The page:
The following article is courtesy of Yoav Ezer, who volunteered to do a guest post for me while I am at the summit. Thanks Yoav!

# User Defined Functions versus Formulas in Excel

Which are better, Excel functions or UDFs? Use Microsoft Excel for long enough you are inevitably going to get to a situation where you are going to have to choose. In many cases they might seem equivalent. What are the pros and cons of each approach?

The main difference of course is that the developer of the spreadsheet designs the User Defined Function, it is user-defined after all! This means the function is exactly what you need right now, whereas formulas depend on using the (albeit powerful) built-in features of Excel.

In terms of readability, you will usually find well-written functions have the slight edge. Rather than a complex formula with potentially many levels of nested commands, you can simply use MyFormulaName() and so on.

What other comparisons can be made?

# Testing Speed

To test to see if there was a significant speed difference we set up a spreadsheet as below. On the left we have some columns where we test to see if the number in column C is between the number in A and B. We use a function to check. Over on the right we do the same thing, but this time using formulas.

To fill out the rows, we increment the values in both sets of columns just to give us some values to work with.

In D our cell contains a very easy to read =GetBetween(C2,A2,B2)

In column I we have our formula =IF(H2=MEDIAN(F2:H2),"Yes","No") which you may or may not find easy to read!

Obviously the function is hiding a bit more complexity...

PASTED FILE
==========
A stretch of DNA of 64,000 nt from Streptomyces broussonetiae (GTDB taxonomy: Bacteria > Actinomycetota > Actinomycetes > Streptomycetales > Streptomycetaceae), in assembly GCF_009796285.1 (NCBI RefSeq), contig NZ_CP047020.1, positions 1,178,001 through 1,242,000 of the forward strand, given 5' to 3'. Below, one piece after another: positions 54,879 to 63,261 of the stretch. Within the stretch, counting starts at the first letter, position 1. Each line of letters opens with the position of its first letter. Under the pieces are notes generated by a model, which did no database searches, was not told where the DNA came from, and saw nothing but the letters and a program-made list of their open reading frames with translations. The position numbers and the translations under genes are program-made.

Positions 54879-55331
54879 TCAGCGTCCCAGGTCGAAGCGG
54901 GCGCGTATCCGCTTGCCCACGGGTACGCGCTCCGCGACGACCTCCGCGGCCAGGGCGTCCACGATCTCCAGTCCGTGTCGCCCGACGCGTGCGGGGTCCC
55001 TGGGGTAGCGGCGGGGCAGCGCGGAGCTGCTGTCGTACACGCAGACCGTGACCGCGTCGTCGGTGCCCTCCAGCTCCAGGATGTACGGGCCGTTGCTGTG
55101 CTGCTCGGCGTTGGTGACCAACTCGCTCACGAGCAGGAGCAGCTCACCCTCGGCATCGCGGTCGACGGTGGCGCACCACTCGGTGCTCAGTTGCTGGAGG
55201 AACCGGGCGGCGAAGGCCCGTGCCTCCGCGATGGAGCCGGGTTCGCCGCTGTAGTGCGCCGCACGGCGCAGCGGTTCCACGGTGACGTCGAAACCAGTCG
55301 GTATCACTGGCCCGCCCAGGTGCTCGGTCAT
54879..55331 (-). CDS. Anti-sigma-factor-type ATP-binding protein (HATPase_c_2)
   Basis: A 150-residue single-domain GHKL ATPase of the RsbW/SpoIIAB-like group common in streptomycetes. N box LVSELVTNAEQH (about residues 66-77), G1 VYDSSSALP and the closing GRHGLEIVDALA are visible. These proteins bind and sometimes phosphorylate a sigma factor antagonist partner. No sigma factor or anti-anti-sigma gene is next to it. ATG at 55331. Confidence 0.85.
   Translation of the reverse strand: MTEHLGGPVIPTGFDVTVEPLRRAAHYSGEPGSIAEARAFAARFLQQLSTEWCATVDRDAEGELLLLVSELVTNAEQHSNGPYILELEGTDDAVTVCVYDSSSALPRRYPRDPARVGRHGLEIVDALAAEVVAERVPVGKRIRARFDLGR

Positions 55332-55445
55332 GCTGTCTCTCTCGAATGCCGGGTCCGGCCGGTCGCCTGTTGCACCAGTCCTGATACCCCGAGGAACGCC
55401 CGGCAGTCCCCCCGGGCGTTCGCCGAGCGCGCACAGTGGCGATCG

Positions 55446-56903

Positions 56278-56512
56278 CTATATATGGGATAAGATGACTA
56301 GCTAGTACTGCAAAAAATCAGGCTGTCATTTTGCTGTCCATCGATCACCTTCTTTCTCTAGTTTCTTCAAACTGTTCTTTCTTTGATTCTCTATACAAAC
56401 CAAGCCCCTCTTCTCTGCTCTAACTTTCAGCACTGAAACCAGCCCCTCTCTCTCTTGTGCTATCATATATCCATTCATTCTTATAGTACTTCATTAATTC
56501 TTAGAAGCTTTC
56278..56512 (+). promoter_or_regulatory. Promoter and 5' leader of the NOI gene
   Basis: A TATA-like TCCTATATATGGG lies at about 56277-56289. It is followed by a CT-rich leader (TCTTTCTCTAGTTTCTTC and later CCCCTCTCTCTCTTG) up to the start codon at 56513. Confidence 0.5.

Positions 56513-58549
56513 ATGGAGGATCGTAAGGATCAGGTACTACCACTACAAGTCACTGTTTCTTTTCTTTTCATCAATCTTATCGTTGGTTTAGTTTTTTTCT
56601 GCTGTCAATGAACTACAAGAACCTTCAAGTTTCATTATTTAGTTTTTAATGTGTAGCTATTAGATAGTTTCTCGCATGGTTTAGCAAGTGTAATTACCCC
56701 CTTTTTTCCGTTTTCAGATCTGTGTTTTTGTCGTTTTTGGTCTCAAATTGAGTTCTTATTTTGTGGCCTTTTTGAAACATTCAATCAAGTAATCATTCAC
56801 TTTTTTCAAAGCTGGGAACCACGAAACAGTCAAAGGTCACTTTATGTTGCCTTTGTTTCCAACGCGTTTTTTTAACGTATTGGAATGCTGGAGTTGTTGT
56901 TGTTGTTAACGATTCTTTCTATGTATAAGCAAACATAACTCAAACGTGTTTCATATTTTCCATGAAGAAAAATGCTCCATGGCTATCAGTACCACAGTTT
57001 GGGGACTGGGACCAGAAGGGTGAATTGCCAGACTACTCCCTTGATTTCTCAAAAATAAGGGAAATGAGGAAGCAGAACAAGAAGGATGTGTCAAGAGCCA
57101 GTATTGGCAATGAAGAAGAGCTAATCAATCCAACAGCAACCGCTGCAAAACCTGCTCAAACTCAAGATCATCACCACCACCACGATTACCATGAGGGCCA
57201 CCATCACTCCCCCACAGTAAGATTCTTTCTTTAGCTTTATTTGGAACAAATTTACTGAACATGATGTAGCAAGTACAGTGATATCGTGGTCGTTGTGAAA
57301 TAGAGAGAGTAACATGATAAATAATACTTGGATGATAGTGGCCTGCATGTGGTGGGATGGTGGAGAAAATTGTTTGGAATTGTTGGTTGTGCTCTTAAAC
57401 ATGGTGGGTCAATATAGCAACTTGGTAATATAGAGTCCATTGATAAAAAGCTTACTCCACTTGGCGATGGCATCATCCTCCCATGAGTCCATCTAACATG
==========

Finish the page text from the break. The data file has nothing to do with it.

# The UDF

Our UDF is called, as you would expect, GetBetween and takes a value and two cell references. We check to see if the value is between the two cell values. It's a simple IF statement to return our answers.

# Which is Faster?

I copied these cells around 50,000 times and changed the values.

Disappointingly, at first I found no discernable difference. It seems in this case the formula and the UDF are pretty equivalent. Until, that is, you start to tax your computer. When I doubled that number of rows I started to see that UDFs can be almost twenty times slower than formulas.

# Conclusion

It seems in normal day-to-day usage there is no clear winner, so use whichever approach works for you. In terms of developer flexibility the UDF will ultimately win but until you get to that threshold work with whichever approach suits your objectives and skill levels.

Once you start to build huge spreadsheets though pure performance is definitely going to become an issue. That is where you need to start considering where you can make easy gains in speed, testing formulas over your precious functions might be the place to look.

What do you think? UDF or formula?

# About the author

Yoav Ezer co-authors the technology and productivity blog Codswallop. He is also the CEO of a company that produces PDF to Excel conversion software.

For more Excel tips from Yoav, join him on Facebook or Twitter

## 4 thoughts on “User Defined Functions vs Formulas in Excel – Guest Post”

What about writing asynchronous UDFs--wouldn't that speed up the calculations?

Understandably perhaps, but I think you have over-simplified the argument. UDFs can often be far quicker than formulae, given the right circumstances, and good UDF design, and you can avoid having those interminably calculating workbooks.

And of course, formulae are an auditing nightmare, especially on large workbooks, especially when those pesky defined names are used.

Claire - I don't think so, in fact, I think that it will take longer since you'll have all that swapping to do.

Bob - You are correct, as the formula becomes more complicated then a UDF will be easier to understand and maintain and overtake the formula in performance, but for simpler formulas, formulas will almost always win the performance test.

I agree Yoav, that is why I used the word 'understandably' in my response; I was just trying to point out that in real world situations, UDFs may well be the best, the only practical, option.